The purpose of a care home is to provide care and assistance for those who find it difficult to care for themselves. Unfortunately, in some cases, the care provided can fall below an acceptable standard. If neglect or abuse is suspected, concerns should be raised with the care provider immediately.
Care homes have a legal duty of care to their residents to ensure that they provide a safe standard of living. They must take steps to minimise the risk of injury occurring.
If care homes fail to take the steps to provide a safe environment for their residents, for example failing to carry out adequate risk assessments or providing the necessary standard of care and an injury occurs, it is likely that a claim for negligence can be brought and the care home maybe liable to pay compensation for the injuries caused.
The most common types of care home neglect are:
- Pressure sores
- Injuries from avoidable trips, falls or handling errors
- Unexpected and avoidable deaths
- Errors in administering medication such as neglecting to administer or incorrectly administering.
- Malnutrition and dehydration
To bring a successful claim for negligence you need to show:
- That the care provided by the home and/or its staff fell below an acceptable standard.
- This is called a breach of duty, and can occur either by a negligent act or by neglect;
- That this breach of duty caused a physical and/or financial loss that would not have been suffered if the breach had not occurred.
Most homes are run by private companies, however, where the home is run by a public authority, it may also be possible to bring a claim under the Human Rights Act 1998.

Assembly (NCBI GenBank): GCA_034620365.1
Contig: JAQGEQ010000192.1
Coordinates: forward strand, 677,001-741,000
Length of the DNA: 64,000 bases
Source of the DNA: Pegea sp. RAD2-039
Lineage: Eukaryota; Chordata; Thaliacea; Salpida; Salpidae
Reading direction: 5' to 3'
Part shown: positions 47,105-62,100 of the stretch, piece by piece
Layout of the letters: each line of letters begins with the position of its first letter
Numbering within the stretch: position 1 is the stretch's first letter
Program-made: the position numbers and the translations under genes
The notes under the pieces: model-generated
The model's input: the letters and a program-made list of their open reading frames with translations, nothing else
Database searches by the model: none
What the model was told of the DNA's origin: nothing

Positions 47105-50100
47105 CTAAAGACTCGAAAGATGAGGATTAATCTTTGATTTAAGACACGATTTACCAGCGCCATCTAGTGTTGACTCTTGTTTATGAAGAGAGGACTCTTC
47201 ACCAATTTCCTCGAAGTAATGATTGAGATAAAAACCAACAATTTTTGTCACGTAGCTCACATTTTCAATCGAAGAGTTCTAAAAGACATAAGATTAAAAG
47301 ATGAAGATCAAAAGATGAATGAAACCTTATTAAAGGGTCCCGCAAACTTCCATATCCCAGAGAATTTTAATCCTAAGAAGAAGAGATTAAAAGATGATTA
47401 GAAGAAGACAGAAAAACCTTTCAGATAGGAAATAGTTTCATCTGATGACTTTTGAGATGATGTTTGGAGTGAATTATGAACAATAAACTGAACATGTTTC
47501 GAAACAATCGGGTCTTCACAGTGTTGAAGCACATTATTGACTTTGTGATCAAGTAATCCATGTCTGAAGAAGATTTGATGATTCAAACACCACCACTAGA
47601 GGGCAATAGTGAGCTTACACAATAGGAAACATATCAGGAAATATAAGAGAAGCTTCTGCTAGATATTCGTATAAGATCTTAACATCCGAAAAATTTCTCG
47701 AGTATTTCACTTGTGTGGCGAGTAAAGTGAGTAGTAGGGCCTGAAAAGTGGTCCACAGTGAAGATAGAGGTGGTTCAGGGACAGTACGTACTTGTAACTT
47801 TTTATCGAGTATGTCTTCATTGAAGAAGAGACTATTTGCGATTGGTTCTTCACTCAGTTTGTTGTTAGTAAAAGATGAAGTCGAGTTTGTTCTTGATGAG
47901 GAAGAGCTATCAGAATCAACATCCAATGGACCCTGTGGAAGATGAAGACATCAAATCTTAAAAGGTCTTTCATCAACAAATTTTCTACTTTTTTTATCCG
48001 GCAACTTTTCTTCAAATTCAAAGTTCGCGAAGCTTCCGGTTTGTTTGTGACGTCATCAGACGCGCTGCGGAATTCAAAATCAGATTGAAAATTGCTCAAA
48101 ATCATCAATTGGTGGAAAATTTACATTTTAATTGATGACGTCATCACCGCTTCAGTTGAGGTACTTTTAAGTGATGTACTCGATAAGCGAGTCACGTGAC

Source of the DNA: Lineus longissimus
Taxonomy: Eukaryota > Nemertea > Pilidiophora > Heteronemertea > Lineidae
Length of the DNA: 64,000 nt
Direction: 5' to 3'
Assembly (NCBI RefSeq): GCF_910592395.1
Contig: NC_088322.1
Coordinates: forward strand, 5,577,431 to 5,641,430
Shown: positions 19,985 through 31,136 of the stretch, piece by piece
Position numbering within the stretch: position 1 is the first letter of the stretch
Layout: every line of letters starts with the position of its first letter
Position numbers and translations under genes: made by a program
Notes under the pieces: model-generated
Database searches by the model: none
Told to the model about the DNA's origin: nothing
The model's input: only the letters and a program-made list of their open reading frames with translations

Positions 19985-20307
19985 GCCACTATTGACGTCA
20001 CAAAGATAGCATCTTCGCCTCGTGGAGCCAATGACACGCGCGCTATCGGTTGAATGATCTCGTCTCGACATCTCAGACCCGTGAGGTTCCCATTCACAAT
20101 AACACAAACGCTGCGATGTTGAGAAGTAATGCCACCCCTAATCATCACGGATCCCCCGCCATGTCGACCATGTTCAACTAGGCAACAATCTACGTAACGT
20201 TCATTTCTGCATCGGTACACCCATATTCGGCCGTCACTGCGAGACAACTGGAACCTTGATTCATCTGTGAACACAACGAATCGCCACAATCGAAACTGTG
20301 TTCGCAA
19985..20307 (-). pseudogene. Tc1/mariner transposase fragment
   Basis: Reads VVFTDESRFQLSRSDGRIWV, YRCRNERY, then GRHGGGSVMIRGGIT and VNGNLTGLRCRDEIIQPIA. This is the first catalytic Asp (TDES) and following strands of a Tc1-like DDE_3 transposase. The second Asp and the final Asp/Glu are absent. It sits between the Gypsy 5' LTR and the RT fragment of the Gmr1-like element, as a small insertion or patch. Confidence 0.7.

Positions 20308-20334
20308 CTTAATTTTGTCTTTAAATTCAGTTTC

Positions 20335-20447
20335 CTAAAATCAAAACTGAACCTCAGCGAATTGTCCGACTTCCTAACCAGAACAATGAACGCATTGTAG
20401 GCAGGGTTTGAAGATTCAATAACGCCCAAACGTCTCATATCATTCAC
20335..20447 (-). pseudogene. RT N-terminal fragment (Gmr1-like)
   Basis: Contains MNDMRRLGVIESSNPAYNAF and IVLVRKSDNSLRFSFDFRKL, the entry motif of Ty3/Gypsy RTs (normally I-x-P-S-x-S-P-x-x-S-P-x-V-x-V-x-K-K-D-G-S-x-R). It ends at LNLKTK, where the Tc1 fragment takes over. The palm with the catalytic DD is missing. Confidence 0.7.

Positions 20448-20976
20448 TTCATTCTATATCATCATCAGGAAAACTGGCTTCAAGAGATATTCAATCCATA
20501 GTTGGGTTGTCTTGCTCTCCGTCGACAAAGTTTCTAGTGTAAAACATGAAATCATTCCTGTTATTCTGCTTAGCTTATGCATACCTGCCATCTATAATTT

Public authorities must make sure they respect and protect your human rights when they provide health and care services. If a public authority has treated a care home resident badly, then a case maybe brought to make a complaint or take action in work.
Article 2 of the Human Rights Act sets out everyone’s right to life. It imposes a positive obligation on NHS care homes and hospitals to take adequate and appropriate steps to safeguard life. If neglect and/or malpractice in a care home setting leads to a patient’s death, a claim may be brought under Article 2 of the Human Rights Act. There are considerable benefits to bringing a claim under the Human Rights Act, including compensation which is uncapped.
Article 3 of the Human Rights Act details the `right to freedom from inhumane and degrading treatment’, an example of such neglect could be when a patient develops a pressure sore.
If you feel you are in a position to put forward a claim or you are looking for advice regarding suspected neglect – please contact us for a confidential initial appointment on 01792 468684 or email firstname.lastname@example.org.